None of my dungeons are flat. I always have things for people to jump off or fall into. But if you’re laying out a top down view it can be tricky to show elevation on a map.
There’s a lot of old-school gaming posts going round today, and I thought this one would fit in. This isn’t really a tutorial, more a set of thoughts on different ways to indicate walls on a line map. Continue reading
Every week there’s a challenge on Google+ called the #fridayfiveminutemap challenge. This week the theme will be isometric. To give everyone a fighting chance, I’m offering a couple of resources for free.
Here’s a sheet of isometric grid paper. I’d assumed such a thing was easily available, but it seems not. Please feel free to take this and use it for whatever you like. I’ve also attached the .psd file with the grid on a separate layer so that you can get a little fancier with adding a grid to your digital maps.
If you want to dig a little further, I’ve put together a couple of tutorials on illustrating isometric maps:
A while ago I was commissioned to illustrate a three story ruined keep, with a dungeon beneath, for Mongoose Publishing. This was in my pre-Photoshop days (2009). It makes me wince a bit to see the messiness of the linework in these, but they served their purpose for the job at hand, and looking at old work is a good way to gauge progress.
Images © Mongoose Publishing, reproduced with permission
This isn’t quite as formal as previous tutorials. After I created the tutorial for drawing water, I carried on and quickly coloured and shaded the flagstones. Here’s the video of that process, which fills in a lot of my standard working method – base colour and then a collection of overlay layers to add detailed light and shade.
It’s often the case that you find that you have a map from an adventure that has labels on it. You need to remove the labels before you show it to your players or they’ll know where the bad guys are. On many maps this is actually pretty easy. Continue reading
This week it’s all about the dungeon, and I’ve been covering ways of creating dungeon maps without actually drawing anything. These tips should work whether you’re a natural doodler or you think pencils are the devil incarnate.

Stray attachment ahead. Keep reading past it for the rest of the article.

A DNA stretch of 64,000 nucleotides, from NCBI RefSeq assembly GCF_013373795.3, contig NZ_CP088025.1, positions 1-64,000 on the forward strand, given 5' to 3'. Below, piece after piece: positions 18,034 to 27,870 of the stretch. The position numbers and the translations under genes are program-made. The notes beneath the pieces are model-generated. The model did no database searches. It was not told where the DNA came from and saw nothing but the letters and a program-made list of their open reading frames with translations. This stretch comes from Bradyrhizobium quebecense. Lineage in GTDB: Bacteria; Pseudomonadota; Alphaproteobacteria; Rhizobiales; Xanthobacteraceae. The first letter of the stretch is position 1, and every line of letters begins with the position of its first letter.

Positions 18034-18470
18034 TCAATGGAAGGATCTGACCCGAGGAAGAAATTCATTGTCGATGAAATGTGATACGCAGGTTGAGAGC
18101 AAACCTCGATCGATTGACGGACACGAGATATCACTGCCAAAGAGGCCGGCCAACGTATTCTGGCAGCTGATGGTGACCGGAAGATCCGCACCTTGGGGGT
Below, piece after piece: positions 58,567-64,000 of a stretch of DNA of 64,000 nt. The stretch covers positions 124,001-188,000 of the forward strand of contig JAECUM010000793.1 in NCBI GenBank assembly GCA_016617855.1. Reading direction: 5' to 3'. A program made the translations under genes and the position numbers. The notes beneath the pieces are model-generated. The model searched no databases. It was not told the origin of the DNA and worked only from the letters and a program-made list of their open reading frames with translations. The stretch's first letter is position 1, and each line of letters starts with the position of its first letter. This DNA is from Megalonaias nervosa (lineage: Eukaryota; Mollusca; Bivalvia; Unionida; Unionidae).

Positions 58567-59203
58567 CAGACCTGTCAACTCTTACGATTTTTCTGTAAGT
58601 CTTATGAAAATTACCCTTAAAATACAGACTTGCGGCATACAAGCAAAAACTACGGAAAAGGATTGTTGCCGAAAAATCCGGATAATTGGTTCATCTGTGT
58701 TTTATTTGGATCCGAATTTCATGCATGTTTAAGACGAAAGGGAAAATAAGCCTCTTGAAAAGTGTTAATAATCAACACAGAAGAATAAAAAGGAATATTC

Castle Defence – a classic gatehouse
Castles are built for more than one reason – people live there, guards are stationed there and often they are political power centers for the region. But first and foremost they are built to keep people out. Continue reading
Ben McFarland, Clinton Boomer and Matt Banach have some strange ideas.
Coliseum Morpheoun came from their twisted minds – a demiplane of dreams and nightmares where teams in search of glory duke it out in a dream warped arena for the pleasure of the Khan of Nightmares.
(click through for a larger version)
This is a mini adventure that spins off from that, or works as a stand-alone in its own right. The PCs are sent down the rabbit hole into the dark chaotic underbelly of the plane of dreams. The adventure takes place across five separate locations – each a little weirder than the last.
I was brought on board to map their creation, and this is the result. I’ve removed any labels to avoid spoilers. I wanted to give a bit of a feel of the disjointed and chaotic nature of the realm, whilst also giving a bit of a feel of a journal of some hapless academic explorer. I like the overall look and feel that resulted. If you want find out what the locations actually hold, then check out the full adventure (currently at a reduced price for launch): 5 Room Dungeon on RPGNow.
Not all the maps I get asked to do are full colour multi-page affairs. Pantheon Press contacted me back in the spring to ask for some black and white maps for their tarot card based game system – Fortune’s Fool. These maps were for their Grimm Tales adventure – I’m sure you’ll recognise a lot of the references:
There’s a special challenge to maps like these. Each map has been uploaded at 100dpi, so the size you see it on the screen is roughly the size it appears in print. That’s not a lot of space to get a lot of detail in, and when you can only use greyscale you lose more tools for differentiating different features.
The sites were fun to walk through, and I got to design the Manor house from scratch – which had some unique challenges due to the nature of the residents. It’s not often that I get to reference Jurassic Park in design discussions on maps – I’ll let you guess why.